Furthermore, the second Say-on-Pay performance condition — that over the next four years GE must generate at least $55 billion from its industrial businesses, as distinct from GE Capital Services — creates the impression that shareholders want Mr. Immelt to invest in real productive assets. Indeed, upon being named chair of President Obama’s new Council on Jobs and Competitiveness last January, Mr. Immelt declared in a Washington Post op-ed that “there is nothing inevitable about America ‘s declining manufacturing competitiveness if we work together to reverse it.”
But does the target of $55 billion in cash from operations of GE’s industrial businesses over the next four years imply an expansion of GE’s investments in its non-financial businesses? To the contrary. The fact is that over the past four years GE’s cash from industrial operating activities was almost $73 billion. In reality, this Say-on-Pay performance condition will reward Mr. Immelt with stock options for bringing about a 25% reduction — repeat: reduction! — in GE’s industrial businesses. So much for working together to reverse the nation’s declining manufacturing competitiveness.
If Congress had understood what drives executive pay in the United States, it would have recognized that the granting of Say-on-Pay rights to public shareholders in the Dodd-Frank reform is part of the problem, not the solution. Through a combination of stock options and stock buybacks, Say-on-Pay provisions reinforce an alignment between the incentives of top executives and the interests of public shareholders that has been undermining investment in America’s future.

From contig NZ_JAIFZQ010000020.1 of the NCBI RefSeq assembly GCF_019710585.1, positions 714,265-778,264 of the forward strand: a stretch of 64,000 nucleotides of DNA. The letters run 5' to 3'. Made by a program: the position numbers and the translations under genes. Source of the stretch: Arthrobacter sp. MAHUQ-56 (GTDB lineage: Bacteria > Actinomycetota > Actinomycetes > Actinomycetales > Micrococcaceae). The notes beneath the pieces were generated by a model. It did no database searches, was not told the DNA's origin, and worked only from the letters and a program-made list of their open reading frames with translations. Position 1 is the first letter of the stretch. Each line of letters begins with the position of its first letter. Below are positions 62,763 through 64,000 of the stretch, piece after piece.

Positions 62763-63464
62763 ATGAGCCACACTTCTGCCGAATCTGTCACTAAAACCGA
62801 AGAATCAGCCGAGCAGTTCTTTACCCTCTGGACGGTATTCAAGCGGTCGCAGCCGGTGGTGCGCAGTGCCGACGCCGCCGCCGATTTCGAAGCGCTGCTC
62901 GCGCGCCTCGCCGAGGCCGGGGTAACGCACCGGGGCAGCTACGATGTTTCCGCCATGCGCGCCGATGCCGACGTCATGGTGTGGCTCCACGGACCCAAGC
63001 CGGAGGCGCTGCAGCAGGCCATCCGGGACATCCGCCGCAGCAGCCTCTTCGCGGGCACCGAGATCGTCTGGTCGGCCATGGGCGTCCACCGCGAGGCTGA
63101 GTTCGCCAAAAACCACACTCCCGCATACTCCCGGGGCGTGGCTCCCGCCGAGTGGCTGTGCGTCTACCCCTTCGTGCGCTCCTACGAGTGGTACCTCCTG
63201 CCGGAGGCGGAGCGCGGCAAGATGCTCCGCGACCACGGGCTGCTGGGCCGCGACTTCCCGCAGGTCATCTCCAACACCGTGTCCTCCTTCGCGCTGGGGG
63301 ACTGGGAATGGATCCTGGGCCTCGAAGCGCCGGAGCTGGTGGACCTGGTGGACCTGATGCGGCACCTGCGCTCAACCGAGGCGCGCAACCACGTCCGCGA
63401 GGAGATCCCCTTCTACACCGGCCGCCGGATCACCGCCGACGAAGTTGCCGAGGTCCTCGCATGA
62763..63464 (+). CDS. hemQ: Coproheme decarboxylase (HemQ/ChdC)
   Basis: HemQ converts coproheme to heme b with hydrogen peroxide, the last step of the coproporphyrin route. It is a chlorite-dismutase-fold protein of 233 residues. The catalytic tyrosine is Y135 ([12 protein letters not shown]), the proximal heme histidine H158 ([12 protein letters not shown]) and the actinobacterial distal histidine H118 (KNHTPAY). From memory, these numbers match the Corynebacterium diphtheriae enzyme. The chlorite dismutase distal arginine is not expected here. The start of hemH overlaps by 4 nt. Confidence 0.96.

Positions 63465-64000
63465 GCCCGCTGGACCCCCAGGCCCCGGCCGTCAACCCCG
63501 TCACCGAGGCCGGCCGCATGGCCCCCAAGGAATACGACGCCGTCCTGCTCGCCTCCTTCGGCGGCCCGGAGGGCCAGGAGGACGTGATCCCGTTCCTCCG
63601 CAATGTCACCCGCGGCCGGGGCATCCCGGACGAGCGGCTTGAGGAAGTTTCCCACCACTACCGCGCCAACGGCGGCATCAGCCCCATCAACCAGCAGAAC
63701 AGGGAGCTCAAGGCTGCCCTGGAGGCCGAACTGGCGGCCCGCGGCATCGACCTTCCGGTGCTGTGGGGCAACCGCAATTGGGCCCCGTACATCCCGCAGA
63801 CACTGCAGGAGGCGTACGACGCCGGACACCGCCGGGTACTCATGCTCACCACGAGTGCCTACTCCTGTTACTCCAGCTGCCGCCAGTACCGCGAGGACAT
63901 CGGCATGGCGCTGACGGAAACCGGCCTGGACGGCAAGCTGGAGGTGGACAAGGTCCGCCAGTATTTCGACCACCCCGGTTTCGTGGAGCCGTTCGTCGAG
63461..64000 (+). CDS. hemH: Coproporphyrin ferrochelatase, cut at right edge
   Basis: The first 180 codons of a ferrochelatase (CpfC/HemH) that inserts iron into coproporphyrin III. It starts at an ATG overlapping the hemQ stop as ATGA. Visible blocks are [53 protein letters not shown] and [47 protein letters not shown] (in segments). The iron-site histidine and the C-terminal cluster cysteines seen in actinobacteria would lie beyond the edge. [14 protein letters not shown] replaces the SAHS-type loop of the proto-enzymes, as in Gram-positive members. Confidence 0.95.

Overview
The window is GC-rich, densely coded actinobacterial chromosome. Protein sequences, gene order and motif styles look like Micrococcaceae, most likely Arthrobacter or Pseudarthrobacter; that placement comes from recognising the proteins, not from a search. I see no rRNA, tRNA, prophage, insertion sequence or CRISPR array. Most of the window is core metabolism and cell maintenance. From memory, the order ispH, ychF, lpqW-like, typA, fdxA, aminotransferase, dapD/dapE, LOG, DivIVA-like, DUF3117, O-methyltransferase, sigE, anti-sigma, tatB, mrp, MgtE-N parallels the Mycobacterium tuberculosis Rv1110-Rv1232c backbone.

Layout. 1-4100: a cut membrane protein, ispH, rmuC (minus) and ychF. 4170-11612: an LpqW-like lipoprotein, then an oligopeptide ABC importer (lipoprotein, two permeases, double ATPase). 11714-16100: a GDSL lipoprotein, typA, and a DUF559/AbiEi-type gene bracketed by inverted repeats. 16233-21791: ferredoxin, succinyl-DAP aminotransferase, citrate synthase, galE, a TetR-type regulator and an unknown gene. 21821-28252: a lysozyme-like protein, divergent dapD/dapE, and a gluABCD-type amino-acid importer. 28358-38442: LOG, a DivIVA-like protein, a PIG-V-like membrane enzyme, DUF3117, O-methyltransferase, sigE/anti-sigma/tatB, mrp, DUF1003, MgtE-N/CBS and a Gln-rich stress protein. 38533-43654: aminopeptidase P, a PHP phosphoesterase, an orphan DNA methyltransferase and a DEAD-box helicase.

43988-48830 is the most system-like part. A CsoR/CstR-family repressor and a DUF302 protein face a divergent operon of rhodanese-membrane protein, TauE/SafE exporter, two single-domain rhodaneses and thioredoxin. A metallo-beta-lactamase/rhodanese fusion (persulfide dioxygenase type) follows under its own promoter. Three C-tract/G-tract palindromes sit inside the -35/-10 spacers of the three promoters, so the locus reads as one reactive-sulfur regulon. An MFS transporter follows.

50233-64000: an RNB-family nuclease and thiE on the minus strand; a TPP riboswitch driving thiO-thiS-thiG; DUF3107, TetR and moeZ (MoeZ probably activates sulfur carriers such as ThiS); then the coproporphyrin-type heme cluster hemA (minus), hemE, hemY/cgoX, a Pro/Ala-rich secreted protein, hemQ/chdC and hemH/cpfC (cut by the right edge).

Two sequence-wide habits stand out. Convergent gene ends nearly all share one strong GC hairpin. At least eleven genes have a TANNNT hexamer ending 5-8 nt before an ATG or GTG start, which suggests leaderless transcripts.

If we want financial reform that will serve to limit executive pay and encourage investment in innovation and job creation, a crucial first step would be to ban stock buybacks by large corporations such as GE on the grounds that they are nothing but a manipulation of the stock market.
Stock buybacks come at the expense of investment in industrial innovation and sustainable employment opportunities in the U.S. economy.
From 2000 to 2009, GE expended almost $52 billion on stock buybacks — double the amount it spent on R&D.
GE's CEO can get his stock options by bringing about a 25% reduction in the company's industrial businesses. So much for working together to reverse the nation's declining manufacturing competitiveness.
Professor of economics, University of Massachusetts Lowell William Lazonick is an economics professor at the University of Massachusetts Lowell, and co-founder and president of the Academic-Industry Research Network (theAIRnet). Mr. Lazonick is also affiliated with the University of Bordeaux and University of Ljubljana, where he is engaged in collaborative research on finance, innovation, and growth, […]